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Investor confidence in the Living sector remains strong during COVID-19

JLL’s latest EMEA Living Quarterly Bulletin reveals that the Living sectors, including multifamily, student housing, coliving, and healthcare have maintained their defensive position as stable operating cash flows continued during the pandemic.


Demand for multifamily, one of the most resilient Living sectors, remains at an all-time high. Across the sector, early indications of rent collections levels are positive, with many investors reporting over 95% of income, spread across local markets. Record Q1 multifamily investment volumes in EMEA of €16.6 billion, marking a 64% increase YoY, are unlikely to be matched over the next two quarters, but liquidity is expected to remain high in the coming months.

The student housing and healthcare sectors have come under high scrutiny given the ongoing effects of the pandemic. The first quarter of 2020 represented a record start to the year for student housing, with volumes reaching €6.2 billion, surpassing previous totals of €2.1 billion in 2018 and €1.2 billion in 2019. This total was buoyed by activity in the UK, which accounted for over 90% of total volumes in Europe, due in part to Blackstone’s purchase of British student accommodation group iQ for €5.4 billion – the largest private property transaction in the UK. The impact on student housing investors, operators, and developers has been significant and student demand for the new academic year will vary across the region due to the travel and physical distancing restrictions. Encouragingly, institutional investor demand for scaled, student housing platforms remains resilient.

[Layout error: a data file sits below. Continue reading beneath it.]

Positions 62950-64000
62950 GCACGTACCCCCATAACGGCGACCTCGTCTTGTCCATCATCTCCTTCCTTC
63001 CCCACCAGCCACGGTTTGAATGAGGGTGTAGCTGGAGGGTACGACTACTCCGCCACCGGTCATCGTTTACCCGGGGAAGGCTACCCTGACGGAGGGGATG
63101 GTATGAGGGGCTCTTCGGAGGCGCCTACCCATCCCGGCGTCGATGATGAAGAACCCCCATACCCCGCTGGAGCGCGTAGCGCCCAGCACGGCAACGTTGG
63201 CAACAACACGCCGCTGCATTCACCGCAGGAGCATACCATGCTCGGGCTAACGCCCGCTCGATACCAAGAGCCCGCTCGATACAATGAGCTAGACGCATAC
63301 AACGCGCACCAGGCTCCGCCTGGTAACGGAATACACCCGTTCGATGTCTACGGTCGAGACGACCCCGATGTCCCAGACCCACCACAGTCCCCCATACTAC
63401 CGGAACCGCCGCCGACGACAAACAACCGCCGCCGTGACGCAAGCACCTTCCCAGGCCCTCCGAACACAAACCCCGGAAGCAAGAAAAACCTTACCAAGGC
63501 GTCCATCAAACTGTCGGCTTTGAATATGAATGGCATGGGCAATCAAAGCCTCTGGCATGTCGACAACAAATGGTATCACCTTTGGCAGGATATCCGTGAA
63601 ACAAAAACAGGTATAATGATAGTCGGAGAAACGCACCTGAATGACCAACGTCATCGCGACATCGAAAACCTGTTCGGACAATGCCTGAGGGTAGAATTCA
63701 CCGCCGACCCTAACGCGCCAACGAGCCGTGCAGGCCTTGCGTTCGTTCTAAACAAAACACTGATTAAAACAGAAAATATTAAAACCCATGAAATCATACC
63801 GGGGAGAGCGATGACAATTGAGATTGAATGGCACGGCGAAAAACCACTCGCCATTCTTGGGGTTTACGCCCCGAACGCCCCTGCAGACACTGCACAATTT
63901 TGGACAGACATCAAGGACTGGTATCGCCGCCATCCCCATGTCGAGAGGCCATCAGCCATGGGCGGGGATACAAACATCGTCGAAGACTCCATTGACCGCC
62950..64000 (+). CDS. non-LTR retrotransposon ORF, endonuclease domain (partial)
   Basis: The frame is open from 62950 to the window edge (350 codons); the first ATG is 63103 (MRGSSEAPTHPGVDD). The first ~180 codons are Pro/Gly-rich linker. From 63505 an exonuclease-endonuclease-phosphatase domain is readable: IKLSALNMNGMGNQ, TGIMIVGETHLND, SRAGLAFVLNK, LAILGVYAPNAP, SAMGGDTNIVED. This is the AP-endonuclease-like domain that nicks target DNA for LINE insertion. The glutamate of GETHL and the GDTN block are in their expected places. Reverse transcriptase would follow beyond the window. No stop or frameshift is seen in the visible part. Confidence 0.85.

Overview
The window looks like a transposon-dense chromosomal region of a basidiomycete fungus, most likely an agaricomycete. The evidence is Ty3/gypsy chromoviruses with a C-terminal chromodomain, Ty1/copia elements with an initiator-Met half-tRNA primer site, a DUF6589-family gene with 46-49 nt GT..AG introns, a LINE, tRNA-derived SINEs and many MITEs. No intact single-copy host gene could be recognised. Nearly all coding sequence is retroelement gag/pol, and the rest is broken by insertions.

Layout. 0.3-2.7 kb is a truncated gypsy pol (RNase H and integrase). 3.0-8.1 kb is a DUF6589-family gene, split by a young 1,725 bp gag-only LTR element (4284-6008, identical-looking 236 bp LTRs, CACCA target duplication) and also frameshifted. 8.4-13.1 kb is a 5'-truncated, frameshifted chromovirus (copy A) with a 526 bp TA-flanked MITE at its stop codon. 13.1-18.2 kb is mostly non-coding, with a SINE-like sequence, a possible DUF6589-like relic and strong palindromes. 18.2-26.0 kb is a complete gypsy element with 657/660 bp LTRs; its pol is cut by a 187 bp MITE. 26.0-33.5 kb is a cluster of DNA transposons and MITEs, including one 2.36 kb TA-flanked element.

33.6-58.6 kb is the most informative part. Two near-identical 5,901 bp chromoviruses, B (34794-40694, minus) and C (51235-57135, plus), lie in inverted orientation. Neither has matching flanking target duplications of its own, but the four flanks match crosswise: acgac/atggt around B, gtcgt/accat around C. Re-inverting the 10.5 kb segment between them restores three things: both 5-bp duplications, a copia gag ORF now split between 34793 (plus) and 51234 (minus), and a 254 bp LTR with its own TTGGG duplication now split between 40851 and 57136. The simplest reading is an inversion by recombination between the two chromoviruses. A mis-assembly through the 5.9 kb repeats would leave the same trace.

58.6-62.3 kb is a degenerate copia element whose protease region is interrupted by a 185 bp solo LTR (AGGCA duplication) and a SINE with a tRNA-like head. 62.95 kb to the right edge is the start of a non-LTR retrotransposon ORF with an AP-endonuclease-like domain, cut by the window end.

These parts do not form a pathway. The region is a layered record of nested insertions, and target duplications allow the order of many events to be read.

Q1 healthcare investment volumes in the region were strong, with a series of significant transactions, but activity in Q2 and Q3 will likely remain subdued, not least because of the difficulty for investors and advisors to gain access to sites for due diligence. However, dry powder allocated to the sector remains high and the strong underlying interest in the sector means deals should pick up again towards the end of 2020, assuming access restrictions are relaxed.

COVID-19 has put the spotlight on shared living arrangements, where higher density living and increased collaboration spaces could have potentially heightened the risks of transmission. Despite some operational challenges, most coliving companies have responded well to the crisis, leveraging the benefits of their service-driven model. Looking ahead, this pandemic will sharpen the focus of quality standards of coliving assets as well as the infrastructure and capabilities of operators across the sectors. With fundraising and institutional appetite for this asset class remaining strong, capital deployment in the sector is set to grow in late 2020 and early 2021.

“The short-term impacts of the pandemic on economic growth and business activity is undeniable. The future performance of the different Living sectors will vary significantly as the real estate industry adjusts to the new reality,” said Jeremy Eddy, Head of EMEA Living, Hotels & Hospitality Capital Markets, JLL.

“Investors looking to diversify and seek stable cash flow in the current environment will likely be attracted by the defensive characteristics of the service-based Living strategies. While general investment activity across the region may be subdued in Q2 and Q3 as governments, businesses and communities face up to the impact of the pandemic, we expect the deployment of capital across the Living spectrum to continue,” Eddy added.

“This pandemic will undoubtedly change the way we live and work for the foreseeable future, and new trends will emerge that will become part of our 'next normal',” said Adam Challis, Head of Capital Markets Research & Strategy, EMEA, JLL.

“We believe that investors will be looking for opportunities to capitalise on the changing demographics in the region, which will continue to be the main drivers and challenges for the Living sector,” Challis concluded.